The corticosterone hormone implants made the treatment birds more susceptible to faster brood mortality, even during benign weather. It should be noted that the implants were deployed before the bad weather struck, and we would not have performed this experiment if we had known in advance that this would be such a tough year! Hopefully, though, the results provide some insight into the role of stress hormones as mediators of a sensitive period in the life history of these birds.

Read the study here:

Ouyang et al. 2015. Weathering the storm: parental effort and experimental manipulation of stress hormones predict brood survival

How I learned to respect the peahen

Written for the Los Angeles Arboretum.

Meep meep? More like “Honk honk!”

Arboretum regulars will no doubt recognize the call of a startled peahen, but you may not be aware of the clever ways they use it. Not that they try to boast or taunt the enemy, necessarily, but I’m starting to think that the birds at the Arboretum owe a lot to their version of the Road Runner’s call.

How do I know? Some background is in order here: I’m the tall blond woman who has been hanging around the Arboretum morning and night for the past few years, overdressed and hauling a camera, a pair of binoculars, some peanuts and, if I was lucky, a peacock. Working at the park each spring, I often wished I had more time to chat with visitors. But I was preoccupied, and the life of an ornithologist can sometimes feel like that of Wile E. Coyote on a bad day.

For the past four years, I’ve been chasing peafowl across the continent – from Arcadia in February to Winnipeg, Toronto and New York in May and June. Incidentally, the Bronx Zoo is the only place in North America that even comes close to the Arboretum in sheer number of peafowl. Three years into my PhD in biology, and I’ve spent literally hundreds of hours watching these birds.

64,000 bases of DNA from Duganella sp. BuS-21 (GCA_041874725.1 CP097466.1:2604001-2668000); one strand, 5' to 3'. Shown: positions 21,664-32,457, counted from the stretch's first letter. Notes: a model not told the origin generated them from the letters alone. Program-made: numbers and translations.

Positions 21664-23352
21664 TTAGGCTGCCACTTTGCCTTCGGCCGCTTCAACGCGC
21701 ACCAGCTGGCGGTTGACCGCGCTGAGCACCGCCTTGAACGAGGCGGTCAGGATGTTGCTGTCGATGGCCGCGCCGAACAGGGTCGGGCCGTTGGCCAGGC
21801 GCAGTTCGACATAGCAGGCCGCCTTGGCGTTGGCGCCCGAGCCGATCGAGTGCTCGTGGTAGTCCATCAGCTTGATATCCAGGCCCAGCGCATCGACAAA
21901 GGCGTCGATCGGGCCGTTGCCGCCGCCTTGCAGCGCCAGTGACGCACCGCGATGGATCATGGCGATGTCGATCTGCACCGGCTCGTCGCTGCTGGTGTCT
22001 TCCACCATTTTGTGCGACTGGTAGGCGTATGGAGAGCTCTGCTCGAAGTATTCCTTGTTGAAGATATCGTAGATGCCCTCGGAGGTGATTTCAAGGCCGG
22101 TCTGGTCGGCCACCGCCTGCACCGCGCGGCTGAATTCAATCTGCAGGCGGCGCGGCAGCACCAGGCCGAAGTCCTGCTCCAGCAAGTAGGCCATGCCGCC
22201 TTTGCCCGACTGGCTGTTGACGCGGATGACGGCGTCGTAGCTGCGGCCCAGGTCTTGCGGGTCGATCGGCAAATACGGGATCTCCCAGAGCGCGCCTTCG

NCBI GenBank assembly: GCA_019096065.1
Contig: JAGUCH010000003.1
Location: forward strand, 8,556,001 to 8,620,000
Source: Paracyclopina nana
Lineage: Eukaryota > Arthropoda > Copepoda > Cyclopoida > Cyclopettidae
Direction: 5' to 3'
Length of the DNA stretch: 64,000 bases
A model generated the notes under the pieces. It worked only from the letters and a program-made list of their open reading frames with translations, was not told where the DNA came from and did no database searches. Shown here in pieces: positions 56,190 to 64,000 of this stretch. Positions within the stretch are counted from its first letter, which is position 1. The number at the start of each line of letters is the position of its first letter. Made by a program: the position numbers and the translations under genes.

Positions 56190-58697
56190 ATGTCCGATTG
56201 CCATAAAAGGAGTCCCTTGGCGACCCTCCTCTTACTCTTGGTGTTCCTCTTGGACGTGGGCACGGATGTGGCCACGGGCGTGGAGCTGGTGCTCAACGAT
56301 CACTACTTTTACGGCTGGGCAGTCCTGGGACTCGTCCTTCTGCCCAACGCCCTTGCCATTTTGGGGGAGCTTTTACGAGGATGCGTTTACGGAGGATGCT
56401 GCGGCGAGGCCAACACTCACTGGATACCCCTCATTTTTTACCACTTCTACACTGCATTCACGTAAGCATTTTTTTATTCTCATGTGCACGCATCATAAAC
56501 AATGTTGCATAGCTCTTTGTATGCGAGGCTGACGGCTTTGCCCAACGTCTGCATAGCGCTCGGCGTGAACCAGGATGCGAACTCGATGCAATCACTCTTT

You may be wondering what got me into this mess.

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A royal waste?

Giant pandas are in the news again, this time for their annual date night at the Smithsonian National Zoo in Washington DC. But hardly a day goes by without a report somewhere on the latest captive panda birth, strategic breeding attempt or panda relocation.

A blogger at the London Review of Books compared the bears to members of the British royal family: both are suffering from shrinking ecological niches and in serious danger of extinction, hanging on by virtue of their marketing potential. The similarities don’t end there. Giant pandas, like royals, are expensive to house, with a fee of over $1 million per year for a zoo to lease a pair from China. Naturally, the breeding activities of giant pandas are as intensely scrutinized as those of Prince William.

This entails some surprising efforts when it comes to the pandas. The history of captive breeding for Ailuropoda melanoleuca is no sordid royal affair. It’s long, and for the most part, pretty unfortunate; zoos have been failing to produce heirs to the panda legacy for decades.

For starters, it’s nearly impossible to get the bears to mate in captivity, and it’s not just their deficiency in the looks department, as comedian Mike Birbiglia suggests. Captive pandas can’t seem to figure out a working sexual position1. Females often start things off all wrong by lying down, but the males are just as clueless. This led to panda porn: zoos started making videos of pandas achieving copulatory success, as training tools for the more hapless bears2. Other attempts to use Viagra on pandas were less encouraging, but the porn worked – for females as well as males – leading to a boom in captive births in recent years3.